Estimated reading time: 5 minutes
Capcom Arcade Stadium is an interesting compilation – both in terms of the games and how the product is structured. Is this a great collection of older games? Absolutely. Are the other bells and whistles included in the framework pretty cool? I would have to say yes to that as well.
To start with what this is – think of Capcom Arcade Stadium as a hub of sorts. You can download this title for free, and it comes with one game so you can see how it all works. The included game is 1943: The Battle of Midway – which is a smart choice. This is a classic vertical shooter that still holds up pretty well today. It also gives you an idea of how the games themselves are treated.
There are quite a few features within the framework. You can play with the visuals in a variety of ways such as rounding the corners like you are playing on an old school CRT screen, or pushing the image to full screen, or keeping it narrowed with wallpaper on the sides. Many of the games have both English and Japanese ROMS, and you can toggle between the ones that have both. Also, some of the nicer quality of life options we’ve seen in collections like this over the last few years surface here as well: save states, rewind, daily scores, time challenges and more. Those people who want the hardcore experience of dropping in quarters every time you die (and these are arcade games – they were designed to swallow your quarters by the dozen, so you will die a lot) can muscle through it like the good old days, and others who prefer to experience later levels and see what all a game has to offer can accomplish this as well.
One new system in place here is called CAPSO. It is a sort of overarching scoring system where each of the lesser games and scores feed into this greater score. Most of these games were not designed to be beaten, layered with deep narrative and progression options. These are action titles where the objectives were usually more about getting high scores – and CAPSO plays right in that mindset. The system also keys into unlockable cosmetic items for those who like to have some carrots dangled in front of them.
Most of these titles were ones I played heavily when I was younger. In particular the 80’s through the mid-90’s were my jam, and many of these titles were frequently played by me. But there are some titles in here I have never played or possibly even heard of before – and that is awesome to see as well. That being said, the collection of games does feel like it is missing some notable games as well. Fan favorites like Street Fighter II, Legendary Wings and Bionic Commando are fantastic, but I was a bit surprised at the lack of Darkstalkers, Dungeons & Dragons: Shadow of Mystara and Black Tiger to name a few. However, the way the package is structured, it would be easy for them to add more games – similar to how Zen Studios adds pinball tables to its collection.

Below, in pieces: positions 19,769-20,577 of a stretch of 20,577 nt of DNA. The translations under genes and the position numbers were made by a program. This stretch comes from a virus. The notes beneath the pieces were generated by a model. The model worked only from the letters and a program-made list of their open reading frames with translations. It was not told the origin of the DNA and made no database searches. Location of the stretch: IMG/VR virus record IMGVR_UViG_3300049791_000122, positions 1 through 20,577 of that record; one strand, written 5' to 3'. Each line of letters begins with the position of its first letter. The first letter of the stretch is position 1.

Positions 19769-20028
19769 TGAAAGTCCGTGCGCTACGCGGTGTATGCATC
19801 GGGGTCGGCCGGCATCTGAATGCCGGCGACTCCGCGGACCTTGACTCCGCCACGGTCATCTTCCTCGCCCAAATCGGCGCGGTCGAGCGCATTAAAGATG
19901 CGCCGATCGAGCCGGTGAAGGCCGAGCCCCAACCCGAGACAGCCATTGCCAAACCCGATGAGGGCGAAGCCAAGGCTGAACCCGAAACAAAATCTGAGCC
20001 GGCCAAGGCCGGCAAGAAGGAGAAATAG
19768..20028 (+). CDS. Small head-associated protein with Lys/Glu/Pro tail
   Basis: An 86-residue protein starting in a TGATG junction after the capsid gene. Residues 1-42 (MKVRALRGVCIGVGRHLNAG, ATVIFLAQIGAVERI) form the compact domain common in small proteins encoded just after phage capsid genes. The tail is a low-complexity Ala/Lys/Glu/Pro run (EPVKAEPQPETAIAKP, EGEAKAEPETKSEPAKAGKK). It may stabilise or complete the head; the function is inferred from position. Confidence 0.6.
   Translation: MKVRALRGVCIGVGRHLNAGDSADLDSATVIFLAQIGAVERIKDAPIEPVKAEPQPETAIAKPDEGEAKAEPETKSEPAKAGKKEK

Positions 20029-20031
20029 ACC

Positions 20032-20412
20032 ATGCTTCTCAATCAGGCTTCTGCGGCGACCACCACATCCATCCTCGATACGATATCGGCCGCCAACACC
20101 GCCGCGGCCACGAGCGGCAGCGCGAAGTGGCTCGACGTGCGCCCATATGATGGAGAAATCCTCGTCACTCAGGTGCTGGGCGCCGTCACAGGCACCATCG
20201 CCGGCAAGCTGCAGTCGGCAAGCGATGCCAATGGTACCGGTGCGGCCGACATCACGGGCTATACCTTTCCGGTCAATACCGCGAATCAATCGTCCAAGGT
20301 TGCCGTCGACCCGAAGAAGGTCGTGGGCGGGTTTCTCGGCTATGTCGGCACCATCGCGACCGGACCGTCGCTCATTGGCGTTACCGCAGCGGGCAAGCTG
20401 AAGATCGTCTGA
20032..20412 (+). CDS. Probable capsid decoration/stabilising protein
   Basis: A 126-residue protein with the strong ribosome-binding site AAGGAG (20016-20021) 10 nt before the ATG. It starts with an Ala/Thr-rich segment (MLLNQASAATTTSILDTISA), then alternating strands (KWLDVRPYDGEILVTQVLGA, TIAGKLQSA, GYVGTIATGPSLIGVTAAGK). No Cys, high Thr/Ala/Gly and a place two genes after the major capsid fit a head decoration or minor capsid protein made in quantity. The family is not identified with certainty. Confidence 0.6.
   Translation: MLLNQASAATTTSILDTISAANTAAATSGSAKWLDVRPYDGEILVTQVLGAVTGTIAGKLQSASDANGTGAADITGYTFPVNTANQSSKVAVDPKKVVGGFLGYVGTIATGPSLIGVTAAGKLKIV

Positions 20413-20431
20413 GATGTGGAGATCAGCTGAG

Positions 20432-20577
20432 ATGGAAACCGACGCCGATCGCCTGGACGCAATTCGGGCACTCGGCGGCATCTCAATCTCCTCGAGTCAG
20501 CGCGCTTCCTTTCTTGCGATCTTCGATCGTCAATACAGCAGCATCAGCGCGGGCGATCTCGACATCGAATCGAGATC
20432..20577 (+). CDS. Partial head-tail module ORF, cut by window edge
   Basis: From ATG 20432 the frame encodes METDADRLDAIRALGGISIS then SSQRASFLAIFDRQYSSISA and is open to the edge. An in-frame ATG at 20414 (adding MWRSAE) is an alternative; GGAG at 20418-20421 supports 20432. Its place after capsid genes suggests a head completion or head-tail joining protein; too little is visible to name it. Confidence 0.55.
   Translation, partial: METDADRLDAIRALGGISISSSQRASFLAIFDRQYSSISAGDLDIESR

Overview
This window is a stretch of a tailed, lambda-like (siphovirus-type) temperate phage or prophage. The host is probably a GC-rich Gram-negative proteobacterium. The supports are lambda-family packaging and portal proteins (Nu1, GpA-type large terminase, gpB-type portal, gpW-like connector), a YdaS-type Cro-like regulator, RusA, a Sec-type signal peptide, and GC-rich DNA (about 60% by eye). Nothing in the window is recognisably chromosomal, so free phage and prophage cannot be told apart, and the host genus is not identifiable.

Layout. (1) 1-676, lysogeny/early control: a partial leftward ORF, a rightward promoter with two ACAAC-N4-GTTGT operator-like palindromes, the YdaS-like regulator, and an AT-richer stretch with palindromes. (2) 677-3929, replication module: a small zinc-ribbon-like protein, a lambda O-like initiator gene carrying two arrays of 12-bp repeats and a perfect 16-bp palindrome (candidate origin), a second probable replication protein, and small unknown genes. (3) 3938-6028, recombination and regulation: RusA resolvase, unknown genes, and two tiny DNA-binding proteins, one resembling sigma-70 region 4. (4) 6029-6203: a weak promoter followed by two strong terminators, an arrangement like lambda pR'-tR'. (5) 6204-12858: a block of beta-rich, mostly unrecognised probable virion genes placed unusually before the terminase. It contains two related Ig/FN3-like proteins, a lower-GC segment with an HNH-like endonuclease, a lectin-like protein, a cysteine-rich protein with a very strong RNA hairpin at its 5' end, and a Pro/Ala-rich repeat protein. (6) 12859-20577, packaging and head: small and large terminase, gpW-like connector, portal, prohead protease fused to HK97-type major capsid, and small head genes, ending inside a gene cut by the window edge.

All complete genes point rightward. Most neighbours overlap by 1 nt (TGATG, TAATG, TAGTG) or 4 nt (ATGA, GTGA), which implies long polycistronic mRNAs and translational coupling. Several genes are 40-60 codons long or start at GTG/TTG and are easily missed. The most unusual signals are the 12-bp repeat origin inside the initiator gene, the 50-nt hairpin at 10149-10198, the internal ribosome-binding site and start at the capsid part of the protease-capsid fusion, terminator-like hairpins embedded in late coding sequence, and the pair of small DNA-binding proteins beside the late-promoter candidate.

This is evidenced in how Capcom Arcade Stadium is actually purchased. While you can get the hub software and 1493 for free, there are 31 other games to be played. There are a trio of ten game packages themed around different time periods. I will list them out here:
- Capcom Arcade Stadium Pack 1: Dawn of the Arcade (’84 – ’88)
- PIRATE SHIP HIGEMARU
- SECTION Z
- Tatakai no Banka
- LEGENDARY WINGS
- BIONIC COMMANDO
- FORGOTTEN WORLDS
- Ghouls ‘n Ghosts
- Capcom Arcade Stadium Pack 2：Arcade Revolution (’89 – ’92)
- DYNASTY WARS
- FINAL FIGHT
- 1941 – Counter Attack –
- Senjo no OkamiⅡ
- MEGA TWINS
- CARRIER AIR WING
- STREET FIGHTER II – The World Warrior –
- CAPTAIN COMMANDO
- VARTH – Operation Thunderstorm –
- Capcom Arcade Stadium Pack 3：Arcade Evolution (’92 – ’01)
- WARRIORS OF FATE
- STREET FIGHTER II’ – Hyper Fighting –
- SUPER STREET FIGHTER II TURBO
- Powered Gear – Strategic Variant Armor Equipment –
- CYBERBOTS – FULLMETAL MADNESS –
- 19XX – The War Against Destiny –
- Battle Circuit
- Giga Wing
- 1944 – The Loop Master –
There is also a bit of wiggle room to purchase some things separately (like Ghosts ‘n Goblins as a standalone title, or invisibility that allows you essentially play through a game much more easily and on a single life (yeah, that one is a little weird to me personally). Given this structure, there is certainly room for Capcom to add more titles down the road should they choose to. AS a consumer of the games, I found the selection to be pretty diverse. There is a certain amount of repetition (the 1941, 1942, 1944 and 19XX titles are pretty similar, and you get three flavors of Street Fight II in this collection of 32 games as well. It is especially noticeable in the third pack where you get 2 each of 19—and Street Fighter II). In terms of the types of games you are looking at overall, the theme is action. Again, these are arcade classics, so you have fighters, brawlers and shooters as the genres heavily represented here.
The good news is that many of these games, like 1943, hold up pretty well even today. Obviously some better than others, but if you’re looking to scratch an action itch? There’s lots of options here to choose from.